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Bacillary Angiomatosis

(Epithelioid Angiomatosis)

By

Larry M. Bush

, MD, FACP, Charles E. Schmidt College of Medicine, Florida Atlantic University;


Maria T. Vazquez-Pertejo

, MD, FACP, Wellington Regional Medical Center

Last full review/revision Feb 2020| Content last modified Feb 2020
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Bacillary angiomatosis is skin infection caused by the gram-negative bacteria Bartonella henselae or B. quintana.

Infection with B. quintana is spread by lice; infection with B. henselae is probably spread by fleas from household cats. Disease may spread throughout the reticuloendothelial system, causing bacillary peliosis (peliosis hepatis Peliosis Hepatis Peliosis hepatis is typically an asymptomatic disorder in which multiple blood-filled cystic spaces develop randomly in the liver. (See also Overview of Vascular Disorders of the Liver.) Measuring... read more due to Bartonella bacteria), particularly in AIDS patients.

Diagnosis of bacillary angiomatosis relies on histopathology of the skin lesions, cultures, and polymerase chain reaction (PCR) analysis. The laboratory should be notified that Bartonella is suspected because special stains and prolonged incubation are necessary.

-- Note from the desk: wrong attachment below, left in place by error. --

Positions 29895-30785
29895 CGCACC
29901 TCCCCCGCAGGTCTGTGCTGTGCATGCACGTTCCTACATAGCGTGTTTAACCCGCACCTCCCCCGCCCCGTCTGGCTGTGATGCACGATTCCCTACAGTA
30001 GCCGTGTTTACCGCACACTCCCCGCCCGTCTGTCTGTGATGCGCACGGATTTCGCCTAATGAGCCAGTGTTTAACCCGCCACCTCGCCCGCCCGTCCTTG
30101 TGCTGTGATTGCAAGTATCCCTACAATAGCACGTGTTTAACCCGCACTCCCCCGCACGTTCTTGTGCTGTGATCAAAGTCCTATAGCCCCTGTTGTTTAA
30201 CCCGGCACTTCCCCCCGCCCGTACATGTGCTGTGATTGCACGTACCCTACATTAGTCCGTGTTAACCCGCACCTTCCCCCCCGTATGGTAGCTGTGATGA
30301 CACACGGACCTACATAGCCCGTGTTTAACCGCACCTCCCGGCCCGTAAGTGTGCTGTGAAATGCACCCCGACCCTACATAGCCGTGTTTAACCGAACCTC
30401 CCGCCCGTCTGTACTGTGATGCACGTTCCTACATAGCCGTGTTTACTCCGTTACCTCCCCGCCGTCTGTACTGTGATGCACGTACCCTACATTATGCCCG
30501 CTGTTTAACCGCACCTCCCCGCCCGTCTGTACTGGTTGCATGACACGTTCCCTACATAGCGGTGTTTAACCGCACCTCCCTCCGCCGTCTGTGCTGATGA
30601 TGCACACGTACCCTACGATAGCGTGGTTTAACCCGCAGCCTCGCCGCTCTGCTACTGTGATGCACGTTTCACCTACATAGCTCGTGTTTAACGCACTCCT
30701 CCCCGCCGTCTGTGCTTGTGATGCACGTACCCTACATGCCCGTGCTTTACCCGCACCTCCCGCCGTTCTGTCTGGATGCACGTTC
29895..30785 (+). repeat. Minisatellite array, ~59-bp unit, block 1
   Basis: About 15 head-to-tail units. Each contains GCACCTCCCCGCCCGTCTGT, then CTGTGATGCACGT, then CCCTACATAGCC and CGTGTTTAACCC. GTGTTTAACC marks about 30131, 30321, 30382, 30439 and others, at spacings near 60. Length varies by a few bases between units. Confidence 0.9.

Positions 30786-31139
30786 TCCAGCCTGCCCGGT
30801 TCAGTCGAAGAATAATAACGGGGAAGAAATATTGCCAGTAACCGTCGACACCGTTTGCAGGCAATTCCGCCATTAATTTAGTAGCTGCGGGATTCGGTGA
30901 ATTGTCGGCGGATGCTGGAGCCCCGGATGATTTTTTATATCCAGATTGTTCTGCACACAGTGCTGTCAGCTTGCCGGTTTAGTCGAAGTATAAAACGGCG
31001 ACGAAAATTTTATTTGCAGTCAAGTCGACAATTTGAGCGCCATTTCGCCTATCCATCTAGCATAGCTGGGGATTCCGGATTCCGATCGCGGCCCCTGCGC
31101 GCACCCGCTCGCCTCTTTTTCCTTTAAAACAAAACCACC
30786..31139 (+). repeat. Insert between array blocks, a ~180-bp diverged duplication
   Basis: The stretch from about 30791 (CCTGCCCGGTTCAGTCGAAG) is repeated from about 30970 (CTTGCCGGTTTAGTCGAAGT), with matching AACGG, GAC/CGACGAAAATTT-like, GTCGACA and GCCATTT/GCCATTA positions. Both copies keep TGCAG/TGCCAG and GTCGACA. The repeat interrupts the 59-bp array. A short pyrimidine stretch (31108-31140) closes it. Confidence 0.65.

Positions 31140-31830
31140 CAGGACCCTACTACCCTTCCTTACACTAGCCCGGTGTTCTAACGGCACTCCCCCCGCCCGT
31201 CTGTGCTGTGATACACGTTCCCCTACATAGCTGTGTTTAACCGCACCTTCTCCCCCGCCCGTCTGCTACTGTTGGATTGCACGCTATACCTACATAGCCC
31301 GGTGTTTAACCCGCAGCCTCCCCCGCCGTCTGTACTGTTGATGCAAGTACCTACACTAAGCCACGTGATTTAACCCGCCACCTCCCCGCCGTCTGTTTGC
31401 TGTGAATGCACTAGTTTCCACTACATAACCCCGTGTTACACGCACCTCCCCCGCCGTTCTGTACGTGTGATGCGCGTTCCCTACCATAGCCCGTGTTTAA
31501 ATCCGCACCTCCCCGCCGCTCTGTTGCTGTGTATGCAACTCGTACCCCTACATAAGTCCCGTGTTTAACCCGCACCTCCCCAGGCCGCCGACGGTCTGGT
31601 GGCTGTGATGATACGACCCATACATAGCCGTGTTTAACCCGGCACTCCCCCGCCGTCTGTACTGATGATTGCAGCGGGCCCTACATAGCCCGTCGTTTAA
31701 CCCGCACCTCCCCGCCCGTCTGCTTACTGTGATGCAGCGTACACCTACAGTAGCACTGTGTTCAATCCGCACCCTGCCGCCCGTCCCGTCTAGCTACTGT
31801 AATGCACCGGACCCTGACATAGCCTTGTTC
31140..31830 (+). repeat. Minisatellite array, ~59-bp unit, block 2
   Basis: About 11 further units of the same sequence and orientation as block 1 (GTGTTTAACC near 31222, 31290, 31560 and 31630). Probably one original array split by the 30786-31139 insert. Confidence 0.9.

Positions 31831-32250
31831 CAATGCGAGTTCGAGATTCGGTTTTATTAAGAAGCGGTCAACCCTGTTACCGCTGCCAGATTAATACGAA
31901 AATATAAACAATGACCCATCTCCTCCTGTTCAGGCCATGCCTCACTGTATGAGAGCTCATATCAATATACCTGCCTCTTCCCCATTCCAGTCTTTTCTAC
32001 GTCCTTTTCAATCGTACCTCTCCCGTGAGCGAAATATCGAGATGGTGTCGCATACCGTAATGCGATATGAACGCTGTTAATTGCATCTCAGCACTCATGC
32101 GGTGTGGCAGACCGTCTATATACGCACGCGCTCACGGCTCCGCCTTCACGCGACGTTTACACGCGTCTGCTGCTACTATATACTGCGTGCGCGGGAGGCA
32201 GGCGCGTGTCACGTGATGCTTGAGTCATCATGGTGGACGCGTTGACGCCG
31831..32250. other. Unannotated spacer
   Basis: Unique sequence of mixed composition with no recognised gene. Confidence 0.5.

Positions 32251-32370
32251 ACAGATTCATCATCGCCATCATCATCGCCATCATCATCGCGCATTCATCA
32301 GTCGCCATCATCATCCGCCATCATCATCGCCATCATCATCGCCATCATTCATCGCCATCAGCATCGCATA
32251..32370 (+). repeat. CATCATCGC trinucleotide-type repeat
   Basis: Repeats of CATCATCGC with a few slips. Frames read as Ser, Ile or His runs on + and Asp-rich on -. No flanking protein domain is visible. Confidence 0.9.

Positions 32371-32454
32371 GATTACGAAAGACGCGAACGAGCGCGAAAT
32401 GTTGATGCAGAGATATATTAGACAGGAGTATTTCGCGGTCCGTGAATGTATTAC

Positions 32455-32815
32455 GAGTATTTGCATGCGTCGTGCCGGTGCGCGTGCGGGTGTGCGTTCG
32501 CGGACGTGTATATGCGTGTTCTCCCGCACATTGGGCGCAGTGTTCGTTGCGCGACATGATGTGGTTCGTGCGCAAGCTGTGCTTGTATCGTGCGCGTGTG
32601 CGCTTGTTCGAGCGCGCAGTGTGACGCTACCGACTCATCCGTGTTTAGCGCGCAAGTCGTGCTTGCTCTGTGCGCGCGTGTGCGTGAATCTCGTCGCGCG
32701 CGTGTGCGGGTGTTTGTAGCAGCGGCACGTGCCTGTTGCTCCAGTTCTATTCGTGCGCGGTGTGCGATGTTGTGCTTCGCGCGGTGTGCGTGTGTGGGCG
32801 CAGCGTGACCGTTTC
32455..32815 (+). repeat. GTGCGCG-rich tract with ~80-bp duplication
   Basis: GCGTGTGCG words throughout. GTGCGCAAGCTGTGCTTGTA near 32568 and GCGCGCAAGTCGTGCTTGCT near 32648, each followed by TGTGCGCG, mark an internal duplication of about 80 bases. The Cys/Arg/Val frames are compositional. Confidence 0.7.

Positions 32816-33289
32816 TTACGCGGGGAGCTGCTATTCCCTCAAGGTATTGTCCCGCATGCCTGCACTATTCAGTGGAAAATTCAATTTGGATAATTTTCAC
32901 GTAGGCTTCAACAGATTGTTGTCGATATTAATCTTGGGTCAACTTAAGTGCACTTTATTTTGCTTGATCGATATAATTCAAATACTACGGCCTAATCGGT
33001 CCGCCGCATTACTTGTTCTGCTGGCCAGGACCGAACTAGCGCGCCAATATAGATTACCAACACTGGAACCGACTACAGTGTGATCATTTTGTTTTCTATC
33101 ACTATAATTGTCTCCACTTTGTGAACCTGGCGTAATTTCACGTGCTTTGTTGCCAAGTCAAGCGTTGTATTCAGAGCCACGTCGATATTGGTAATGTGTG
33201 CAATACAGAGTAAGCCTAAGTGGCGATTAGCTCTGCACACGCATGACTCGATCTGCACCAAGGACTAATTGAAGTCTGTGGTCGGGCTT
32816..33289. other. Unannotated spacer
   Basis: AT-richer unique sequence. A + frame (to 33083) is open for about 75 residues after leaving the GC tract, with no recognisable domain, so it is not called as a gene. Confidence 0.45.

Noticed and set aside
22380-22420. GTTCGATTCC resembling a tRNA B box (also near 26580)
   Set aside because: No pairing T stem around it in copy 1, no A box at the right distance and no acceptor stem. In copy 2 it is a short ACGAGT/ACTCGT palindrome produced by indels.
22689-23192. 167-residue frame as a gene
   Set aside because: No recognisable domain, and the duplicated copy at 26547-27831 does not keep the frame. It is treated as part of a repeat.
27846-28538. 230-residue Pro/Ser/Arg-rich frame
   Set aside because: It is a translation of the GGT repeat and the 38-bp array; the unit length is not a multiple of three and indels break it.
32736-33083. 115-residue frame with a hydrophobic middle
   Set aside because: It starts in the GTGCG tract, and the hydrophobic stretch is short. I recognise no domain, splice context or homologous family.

Treatment of bacillary angiomatosis is with oral erythromycin 500 mg every 6 hours or oral doxycycline 100 mg every 12 hours, continued for at least 3 months. Fluoroquinolones and azithromycin are alternatives.

Drugs Mentioned In This Article

Drug Name Select Trade
ZITHROMAX
VIBRAMYCIN
FORTAZ, TAZICEF
CILOXAN, CIPRO
BACTRIM, SEPTRA
GENOPTIC
No US brand name
RIFADIN, RIMACTANE
No US brand name
ERY-TAB, ERYTHROCIN
No US brand name
UNASYN
No US brand name
ZOSYN
SUPRAX
PROVAYBLUE
CLAFORAN
KEFLEX
AUGMENTIN
MERREM
MAXIPIME
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Trimethoprim and Sulfamethoxazole
Both trimethoprim (TMP) and sulfamethoxazole (SMX) are well absorbed orally, are excreted in the urine, and penetrate well into tissues and body fluids. The combination of these drugs is active against which of the following?
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